Subtitle creation on video content poses challenges no matter how big or small the organization. To address those challenges, Amazon Transcribe has a helpful feature that enables subtitle creation directly within the service. There is no machine learning (ML) or code writing required to get started. This post walks you through setting up a no-code workflow for creating video subtitles using Amazon Transcribe within your Amazon Web Services account. The terms subtitles and closed captions are commonly used interchangeably, and both refer to spoken text displayed on the screen.
Educated at St Pauls School, London and Cambridge University, José Luis Bermúdez is Professor of Philosophy at Texas A&M University, where he has also served as Dean of Liberal Arts and Associate Provost for Strategic Planning. Since his first book, The Paradox of Self-Consciousness (MIT Press 1998) he has been working on interdiscipinary aspects of self-representation and self-consciousness, most recently in Understanding "I": Language and Thought (OUP, 2017) and The Bodily Self: Selected Essays (MIT Press, 2018). He also works on rationality and reasoning, where he has published Decision Theory and Rationality (OUP, 2009). He is currently writing a book of framing and rationality, and also preparing the third edition of his textbook Cognitive Science: An Introduction to the Science of the Mind, both for Cambridge University Press. His work has appeared in seven languages and he is one of the 100 most cited philosophers on Google scholar.
AWS customers are relying on Infrastructure as Code (IaC) to design, develop, and manage their cloud infrastructure. IaC ensures that customer infrastructure and services are consistent, scalable, and reproducible, while being able to follow best practices in the area of development operations (DevOps). One possible approach to manage AWS infrastructure and services with IaC is Terraform, which allows developers to organize their infrastructure in reusable code modules. This aspect is increasingly gaining importance in the area of machine learning (ML). Developing and managing ML pipelines, including training and inference with Terraform as IaC, lets you easily scale for multiple ML use cases or Regions without having to develop the infrastructure from scratch.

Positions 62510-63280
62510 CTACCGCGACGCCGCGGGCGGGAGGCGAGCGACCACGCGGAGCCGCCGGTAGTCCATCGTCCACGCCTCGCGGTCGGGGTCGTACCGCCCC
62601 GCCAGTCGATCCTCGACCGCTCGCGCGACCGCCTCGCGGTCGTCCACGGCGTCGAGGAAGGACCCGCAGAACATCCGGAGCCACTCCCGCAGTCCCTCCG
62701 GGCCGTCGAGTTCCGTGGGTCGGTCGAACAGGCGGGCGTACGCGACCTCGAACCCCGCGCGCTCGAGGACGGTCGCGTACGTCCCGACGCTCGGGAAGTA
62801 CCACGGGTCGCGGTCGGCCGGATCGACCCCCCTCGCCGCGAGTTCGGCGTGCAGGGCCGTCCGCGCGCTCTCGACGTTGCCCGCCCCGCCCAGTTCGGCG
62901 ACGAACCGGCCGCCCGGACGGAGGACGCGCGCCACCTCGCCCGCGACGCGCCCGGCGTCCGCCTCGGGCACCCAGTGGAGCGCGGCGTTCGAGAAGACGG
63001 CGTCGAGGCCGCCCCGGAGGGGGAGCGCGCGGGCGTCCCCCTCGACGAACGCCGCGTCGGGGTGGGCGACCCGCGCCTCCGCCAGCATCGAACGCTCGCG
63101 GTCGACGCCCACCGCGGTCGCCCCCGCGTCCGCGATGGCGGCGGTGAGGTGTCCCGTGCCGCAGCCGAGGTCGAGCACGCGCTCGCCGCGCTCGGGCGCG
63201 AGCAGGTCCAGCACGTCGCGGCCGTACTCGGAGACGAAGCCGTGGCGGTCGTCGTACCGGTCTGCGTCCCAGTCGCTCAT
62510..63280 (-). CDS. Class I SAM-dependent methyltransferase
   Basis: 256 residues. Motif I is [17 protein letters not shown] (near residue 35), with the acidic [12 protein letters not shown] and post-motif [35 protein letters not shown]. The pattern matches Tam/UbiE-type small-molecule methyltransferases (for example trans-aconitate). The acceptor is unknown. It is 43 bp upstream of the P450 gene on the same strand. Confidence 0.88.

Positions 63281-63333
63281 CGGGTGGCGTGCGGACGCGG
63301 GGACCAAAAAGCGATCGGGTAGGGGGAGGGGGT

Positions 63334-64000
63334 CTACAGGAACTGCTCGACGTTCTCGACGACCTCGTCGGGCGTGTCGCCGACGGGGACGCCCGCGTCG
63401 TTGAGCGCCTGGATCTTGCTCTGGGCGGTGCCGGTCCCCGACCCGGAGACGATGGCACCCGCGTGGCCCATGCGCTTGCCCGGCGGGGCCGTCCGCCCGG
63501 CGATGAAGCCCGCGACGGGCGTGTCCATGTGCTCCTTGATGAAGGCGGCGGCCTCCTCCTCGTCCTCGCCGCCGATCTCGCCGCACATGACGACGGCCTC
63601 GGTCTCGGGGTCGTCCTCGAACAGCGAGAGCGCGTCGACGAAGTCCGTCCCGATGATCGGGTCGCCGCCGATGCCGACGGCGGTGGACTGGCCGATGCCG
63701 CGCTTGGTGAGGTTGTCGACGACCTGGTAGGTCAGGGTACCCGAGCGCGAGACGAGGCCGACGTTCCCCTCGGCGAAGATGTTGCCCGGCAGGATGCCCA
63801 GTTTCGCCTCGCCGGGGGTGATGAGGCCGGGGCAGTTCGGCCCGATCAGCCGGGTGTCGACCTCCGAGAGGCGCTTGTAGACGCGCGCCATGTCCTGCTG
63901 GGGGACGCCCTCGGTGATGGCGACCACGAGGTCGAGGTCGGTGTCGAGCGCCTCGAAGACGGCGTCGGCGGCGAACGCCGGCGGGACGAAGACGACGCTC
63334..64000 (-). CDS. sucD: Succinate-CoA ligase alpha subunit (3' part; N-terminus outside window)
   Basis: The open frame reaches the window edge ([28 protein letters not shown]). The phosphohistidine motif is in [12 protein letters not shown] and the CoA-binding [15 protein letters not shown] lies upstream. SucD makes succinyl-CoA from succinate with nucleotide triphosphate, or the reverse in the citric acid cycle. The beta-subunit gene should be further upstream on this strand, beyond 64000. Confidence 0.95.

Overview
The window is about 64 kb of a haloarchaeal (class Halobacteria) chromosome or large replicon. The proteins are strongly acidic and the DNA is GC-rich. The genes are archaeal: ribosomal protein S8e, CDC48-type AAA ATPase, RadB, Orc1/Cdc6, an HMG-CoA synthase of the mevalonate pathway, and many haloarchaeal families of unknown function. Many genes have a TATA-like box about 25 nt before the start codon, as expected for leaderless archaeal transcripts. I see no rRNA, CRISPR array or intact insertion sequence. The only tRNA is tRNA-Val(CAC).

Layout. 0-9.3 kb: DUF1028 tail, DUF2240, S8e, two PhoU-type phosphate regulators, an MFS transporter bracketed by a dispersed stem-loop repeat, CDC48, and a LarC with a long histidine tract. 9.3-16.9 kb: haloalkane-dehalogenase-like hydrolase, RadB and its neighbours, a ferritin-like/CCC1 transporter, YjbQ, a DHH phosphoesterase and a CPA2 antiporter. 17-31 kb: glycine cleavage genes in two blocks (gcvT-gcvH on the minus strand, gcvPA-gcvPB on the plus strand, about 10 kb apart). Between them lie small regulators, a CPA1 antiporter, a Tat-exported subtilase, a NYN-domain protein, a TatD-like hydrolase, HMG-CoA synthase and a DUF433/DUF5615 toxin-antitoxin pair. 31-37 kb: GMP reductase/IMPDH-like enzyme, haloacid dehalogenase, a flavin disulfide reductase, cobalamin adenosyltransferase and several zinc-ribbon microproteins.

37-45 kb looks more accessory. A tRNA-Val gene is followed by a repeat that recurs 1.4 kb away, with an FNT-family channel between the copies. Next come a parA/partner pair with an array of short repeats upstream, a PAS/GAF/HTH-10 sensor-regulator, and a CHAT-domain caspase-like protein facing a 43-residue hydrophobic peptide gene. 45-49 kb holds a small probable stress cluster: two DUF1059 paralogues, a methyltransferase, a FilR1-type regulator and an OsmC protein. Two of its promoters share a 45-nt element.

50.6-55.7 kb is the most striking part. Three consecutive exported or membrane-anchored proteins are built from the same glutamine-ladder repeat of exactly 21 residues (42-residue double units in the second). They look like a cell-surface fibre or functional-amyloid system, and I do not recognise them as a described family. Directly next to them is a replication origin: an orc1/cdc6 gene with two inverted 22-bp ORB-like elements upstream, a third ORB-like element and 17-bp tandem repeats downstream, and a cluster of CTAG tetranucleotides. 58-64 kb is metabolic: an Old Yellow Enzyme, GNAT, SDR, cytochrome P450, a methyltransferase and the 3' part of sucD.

OppFi Inc., a 10-year-old fintech platform based in Chicago, targets U.S. households with an average of $50,000 in annual income that need extra cash for car repairs, medical bills, student loans and other expenses. Todd Schwartz, the company's chief executive, said its customers are employed and have bank accounts but are otherwise "locked out of mainstream financial services." The Morning Download delivers daily insights and news on business technology from the CIO Journal team. OppFi, which made its public-market debut last summer, uses an AI model, real-time data analytics and a proprietary scoring algorithm to automate the underwriting process. It generates a credit score by analyzing a loan applicant's online shopping habits, income and employment information, among other data sources.
Rajiv Malhotra was trained initially as a Physicist, and then as a Computer Scientist specializing in AI in the 1970s. After a successful corporate career in the US, he became an entrepreneur and founded and ran several IT companies in 20 countries. Since the early 1990s, as the founder of his non-profit Infinity Foundation (Princeton, USA), he has been researching civilizations and their engagement with technology from a historical, social sciences and mind sciences perspective. He has authored several best-selling books. Infinity Foundation has also published a 14-volume series on the History of Indian Science & Technology.